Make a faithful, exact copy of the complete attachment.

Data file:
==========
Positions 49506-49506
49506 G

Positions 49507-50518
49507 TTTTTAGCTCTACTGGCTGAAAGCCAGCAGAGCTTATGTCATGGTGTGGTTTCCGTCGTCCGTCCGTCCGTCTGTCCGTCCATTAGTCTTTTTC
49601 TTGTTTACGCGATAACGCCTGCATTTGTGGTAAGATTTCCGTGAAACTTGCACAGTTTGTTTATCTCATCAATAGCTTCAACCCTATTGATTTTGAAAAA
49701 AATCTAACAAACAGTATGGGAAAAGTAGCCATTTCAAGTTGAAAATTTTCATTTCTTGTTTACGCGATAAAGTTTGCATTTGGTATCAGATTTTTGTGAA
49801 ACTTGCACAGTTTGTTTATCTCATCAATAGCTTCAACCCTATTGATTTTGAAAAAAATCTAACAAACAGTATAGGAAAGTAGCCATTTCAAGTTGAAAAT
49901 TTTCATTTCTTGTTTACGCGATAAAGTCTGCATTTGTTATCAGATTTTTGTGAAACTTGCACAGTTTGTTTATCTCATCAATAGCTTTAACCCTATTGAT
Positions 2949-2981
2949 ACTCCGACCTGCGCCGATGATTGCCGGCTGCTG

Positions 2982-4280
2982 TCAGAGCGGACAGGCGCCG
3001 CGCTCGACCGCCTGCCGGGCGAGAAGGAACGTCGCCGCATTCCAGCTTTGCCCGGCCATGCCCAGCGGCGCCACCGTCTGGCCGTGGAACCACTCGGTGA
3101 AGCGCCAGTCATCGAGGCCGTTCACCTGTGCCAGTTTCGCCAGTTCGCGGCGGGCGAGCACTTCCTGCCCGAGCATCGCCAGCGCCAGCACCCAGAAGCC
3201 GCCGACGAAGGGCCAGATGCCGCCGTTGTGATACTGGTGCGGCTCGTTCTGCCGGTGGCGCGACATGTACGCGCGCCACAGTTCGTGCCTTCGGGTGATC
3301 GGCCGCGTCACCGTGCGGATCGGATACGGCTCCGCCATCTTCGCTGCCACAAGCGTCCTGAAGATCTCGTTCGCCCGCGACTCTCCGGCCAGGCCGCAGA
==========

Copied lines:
Positions 49506-49506
49506 G

Positions 49507-50518
49507 TTTTTAGCTCTACTGGCTGAAAGCCAGCAGAGCTTATGTCATGGTGTGGTTTCCGTCGTCCGTCCGTCCGTCTGTCCGTCCATTAGTCTTTTTC
49601 TTGTTTACGCGATAACGCCTGCATTTGTGGTAAGATTTCCGTGAAACTTGCACAGTTTGTTTATCTCATCAATAGCTTCAACCCTATTGATTTTGAAAAA
49701 AATCTAACAAACAGTATGGGAAAAGTAGCCATTTCAAGTTGAAAATTTTCATTTCTTGTTTACGCGATAAAGTTTGCATTTGGTATCAGATTTTTGTGAA
49801 ACTTGCACAGTTTGTTTATCTCATCAATAGCTTCAACCCTATTGATTTTGAAAAAAATCTAACAAACAGTATAGGAAAGTAGCCATTTCAAGTTGAAAAT
49901 TTTCATTTCTTGTTTACGCGATAAAGTCTGCATTTGTTATCAGATTTTTGTGAAACTTGCACAGTTTGTTTATCTCATCAATAGCTTTAACCCTATTGAT
Positions 2949-2981
2949 ACTCCGACCTGCGCCGATGATTGCCGGCTGCTG

Positions 2982-4280
2982 TCAGAGCGGACAGGCGCCG
3001 CGCTCGACCGCCTGCCGGGCGAGAAGGAACGTCGCCGCATTCCAGCTTTGCCCGGCCATGCCCAGCGGCGCCACCGTCTGGCCGTGGAACCACTCGGTGA
3101 AGCGCCAGTCATCGAGGCCGTTCACCTGTGCCAGTTTCGCCAGTTCGCGGCGGGCGAGCACTTCCTGCCCGAGCATCGCCAGCGCCAGCACCCAGAAGCC
3201 GCCGACGAAGGGCCAGATGCCGCCGTTGTGATACTGGTGCGGCTCGTTCTGCCGGTGGCGCGACATGTACGCGCGCCACAGTTCGTGCCTTCGGGTGATC
3301 GGCCGCGTCACCGTGCGGATCGGATACGGCTCCGCCATCTTCGCTGCCACAAGCGTCCTGAAGATCTCGTTCGCCCGCGACTCTCCGGCCAGGCCGCAGA